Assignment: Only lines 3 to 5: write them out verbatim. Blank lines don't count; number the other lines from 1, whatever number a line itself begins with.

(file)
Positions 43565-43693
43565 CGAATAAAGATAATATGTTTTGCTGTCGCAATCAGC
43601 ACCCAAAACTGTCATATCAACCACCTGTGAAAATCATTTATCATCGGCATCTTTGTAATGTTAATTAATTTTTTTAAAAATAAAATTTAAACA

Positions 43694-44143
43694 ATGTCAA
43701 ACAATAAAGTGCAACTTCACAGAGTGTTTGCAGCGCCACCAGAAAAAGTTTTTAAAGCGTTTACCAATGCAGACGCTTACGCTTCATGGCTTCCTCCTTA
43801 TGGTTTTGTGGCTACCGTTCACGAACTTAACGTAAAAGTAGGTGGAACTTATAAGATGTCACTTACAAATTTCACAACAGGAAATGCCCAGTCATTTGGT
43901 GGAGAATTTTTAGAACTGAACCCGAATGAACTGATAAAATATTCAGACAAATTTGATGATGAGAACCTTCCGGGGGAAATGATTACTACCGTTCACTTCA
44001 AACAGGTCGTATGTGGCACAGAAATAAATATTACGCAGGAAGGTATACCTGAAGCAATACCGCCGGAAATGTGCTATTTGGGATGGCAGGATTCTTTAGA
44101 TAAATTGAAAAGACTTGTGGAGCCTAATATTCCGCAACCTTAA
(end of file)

43601 ACCCAAAACTGTCATATCAACCACCTGTGAAAATCATTTATCATCGGCATCTTTGTAATGTTAATTAATTTTTTTAAAAATAAAATTTAAACA

Positions 43694-44143
43694 ATGTCAA